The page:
Monopoly Market Power
• “It is a ability of firm to set the price of a good or
service without risking the loss of its entire market
• Price taker and Price maker
• Examples: Indian Railways
Sources of Market Power
Lack of rival firms
What is Measures of concentration?
“In economics, market concentration is a function of
numbers of firms and their respective shares of the total
production in a market”
Degree of market concentration
It is the measure of shares of different companies in a particular
Primarily two types of Concentration:-
1.Highly Concentrated Electricity(100%) – 1.00
2.Unconcentrated Car Industry, Mobile Industry
Methods to measure concentration
Concentration ratio (CR)
Herfindahl’s index (H-index)
Learner’s index (l-index)
What is Concentration ratio?
It is the ratio of market share of a particular firm/company to that
of the whole industry.
Example-Mobile phone industry
Four-Firm Concentration Ratio
Four-Firm Concentration Ratio
It is the percentage of total industry sales made by top 4 largest firms
of an industry.
Example:-4 companies S1 ,S2 ,S3 and S4
C R m = s1 + s2 + s3 + s4
where si is the market share.
Varies from 0 to 100( depends on low, medium or high concentration).
Example of CR
market shares of telecommunication industry
Airtel = 35%
Reliance = 22%
BSNL = 12%
Tata Indicom = 11%
So CR= (35+22+12+11)%
Herfindahl’s Index (HHI)
Widely used method to measure the degree of concentration It is given by the sum of squared values of market share of the
firms in an industry.
H-index gives more weightage to larger firms of industry. Smaller firms are left out
Varies from 0 to 100 %.
H-index gives more weight to largest firms of industry.
Example:Mobile Operating systems(World market)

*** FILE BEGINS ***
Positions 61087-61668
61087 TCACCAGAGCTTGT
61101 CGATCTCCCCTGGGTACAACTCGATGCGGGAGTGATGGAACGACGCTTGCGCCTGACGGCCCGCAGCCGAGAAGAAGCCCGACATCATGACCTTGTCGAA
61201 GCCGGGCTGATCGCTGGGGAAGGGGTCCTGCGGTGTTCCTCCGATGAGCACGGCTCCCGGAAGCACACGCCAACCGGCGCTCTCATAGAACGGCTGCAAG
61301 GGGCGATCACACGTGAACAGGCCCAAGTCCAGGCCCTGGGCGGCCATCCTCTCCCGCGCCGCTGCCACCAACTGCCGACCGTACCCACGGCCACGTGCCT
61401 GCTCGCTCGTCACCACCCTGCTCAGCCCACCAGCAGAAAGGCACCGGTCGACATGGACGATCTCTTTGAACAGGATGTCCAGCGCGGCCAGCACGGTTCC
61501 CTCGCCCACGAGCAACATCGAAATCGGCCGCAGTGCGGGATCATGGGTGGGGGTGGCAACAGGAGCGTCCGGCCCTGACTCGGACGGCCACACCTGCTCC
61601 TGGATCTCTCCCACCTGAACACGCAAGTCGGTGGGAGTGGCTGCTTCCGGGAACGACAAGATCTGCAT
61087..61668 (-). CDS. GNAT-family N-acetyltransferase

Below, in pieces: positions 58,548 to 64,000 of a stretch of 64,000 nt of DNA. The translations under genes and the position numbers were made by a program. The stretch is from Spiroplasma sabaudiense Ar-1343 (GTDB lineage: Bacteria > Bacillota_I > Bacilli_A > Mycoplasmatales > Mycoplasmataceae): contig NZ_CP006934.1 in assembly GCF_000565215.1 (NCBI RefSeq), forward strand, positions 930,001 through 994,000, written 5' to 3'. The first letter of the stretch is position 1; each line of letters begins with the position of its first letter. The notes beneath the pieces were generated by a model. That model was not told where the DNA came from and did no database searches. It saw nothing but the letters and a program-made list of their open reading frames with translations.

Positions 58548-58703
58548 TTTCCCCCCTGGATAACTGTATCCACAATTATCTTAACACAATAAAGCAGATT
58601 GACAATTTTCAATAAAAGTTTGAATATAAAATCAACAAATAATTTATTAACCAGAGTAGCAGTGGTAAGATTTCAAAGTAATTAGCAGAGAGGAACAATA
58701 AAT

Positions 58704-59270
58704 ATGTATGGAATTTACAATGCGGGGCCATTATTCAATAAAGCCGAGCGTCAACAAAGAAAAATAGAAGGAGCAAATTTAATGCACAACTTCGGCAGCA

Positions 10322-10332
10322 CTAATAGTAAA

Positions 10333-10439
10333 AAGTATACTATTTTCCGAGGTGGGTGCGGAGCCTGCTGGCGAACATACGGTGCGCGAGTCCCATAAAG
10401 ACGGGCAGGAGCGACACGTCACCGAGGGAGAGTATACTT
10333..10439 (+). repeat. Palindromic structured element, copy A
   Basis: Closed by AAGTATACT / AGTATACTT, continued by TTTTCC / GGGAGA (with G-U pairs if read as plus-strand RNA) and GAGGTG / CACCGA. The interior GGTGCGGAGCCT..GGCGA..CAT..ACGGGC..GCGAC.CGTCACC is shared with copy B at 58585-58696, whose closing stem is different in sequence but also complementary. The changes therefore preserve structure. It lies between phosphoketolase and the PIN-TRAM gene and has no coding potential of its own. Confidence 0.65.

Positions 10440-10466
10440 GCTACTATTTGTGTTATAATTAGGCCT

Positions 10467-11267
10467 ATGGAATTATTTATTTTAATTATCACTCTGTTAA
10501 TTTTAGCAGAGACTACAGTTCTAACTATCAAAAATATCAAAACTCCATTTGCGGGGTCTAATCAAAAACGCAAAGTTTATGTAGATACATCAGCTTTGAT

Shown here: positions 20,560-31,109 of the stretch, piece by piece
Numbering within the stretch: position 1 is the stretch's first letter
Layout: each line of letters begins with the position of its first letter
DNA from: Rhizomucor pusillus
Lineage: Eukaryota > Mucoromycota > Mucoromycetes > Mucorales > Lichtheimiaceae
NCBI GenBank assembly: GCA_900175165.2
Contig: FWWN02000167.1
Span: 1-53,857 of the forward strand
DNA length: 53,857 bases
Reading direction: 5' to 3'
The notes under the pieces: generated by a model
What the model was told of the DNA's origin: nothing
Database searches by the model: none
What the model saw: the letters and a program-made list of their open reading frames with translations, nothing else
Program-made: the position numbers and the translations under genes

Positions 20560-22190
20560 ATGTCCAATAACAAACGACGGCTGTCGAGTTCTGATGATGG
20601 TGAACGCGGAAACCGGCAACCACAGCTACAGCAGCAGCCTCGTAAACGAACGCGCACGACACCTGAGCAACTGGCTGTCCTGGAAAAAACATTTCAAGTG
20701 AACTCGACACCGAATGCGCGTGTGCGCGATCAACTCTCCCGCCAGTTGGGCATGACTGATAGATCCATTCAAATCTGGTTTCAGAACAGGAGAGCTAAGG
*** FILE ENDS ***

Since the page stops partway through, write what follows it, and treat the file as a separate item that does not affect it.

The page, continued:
Windows Mobile 10%
HHI = (29)2 + (27)2 + (10)2 + (5)2 = 2324
Evaluation of H-index
Single firm with 100% share
1000 equal sized firms (so each have 0.1 % share)
11 industries 1 with 50% share and other 10 are with 5% each
Advantages of H-index
Wide amount of data is taken into account
Helps Government in determining firms who are gaining
Usual Government standards:-
2000 Highly Concentrated
1000 or less Un-concentrated
It is the method to measure the degree of firm’s monopoly
It is also known as price-cost margin or price cost markup.
It is given by the ratio of difference between price(P) and
marginal cost(MC) to price.
L = (P-MC)/P
Varies from 0 to 1.
Derivation of L=(P-MC)/P
• MC = MR
MC = d(TR)/dQ
MC= P + Q(dP/dQ)
MC= P [1+ (Q/P)(dP/dQ)]
MC= P [1-(1/e)]
where “e” is a price elasticity of demand.
where 1/e –profit maximizing mark up over price
Mark up of price over marginal cost divided by price is called Lerner’s index of monopoly
Difficulties arise by using L-index
A firm with a great deal of monopoly power may keep it’s price low to
avoid legal scrutiny (to deter entry into the industry).
Learner index is applicable in static context but it is not very useful in
dynamic context when firm’s demand and cost function shift over time.
Three conclusions of Concentration Ratios
If an industry becomes more concentrated will firms monopolize the price of their products ?
Even after an increase in concentration ,the...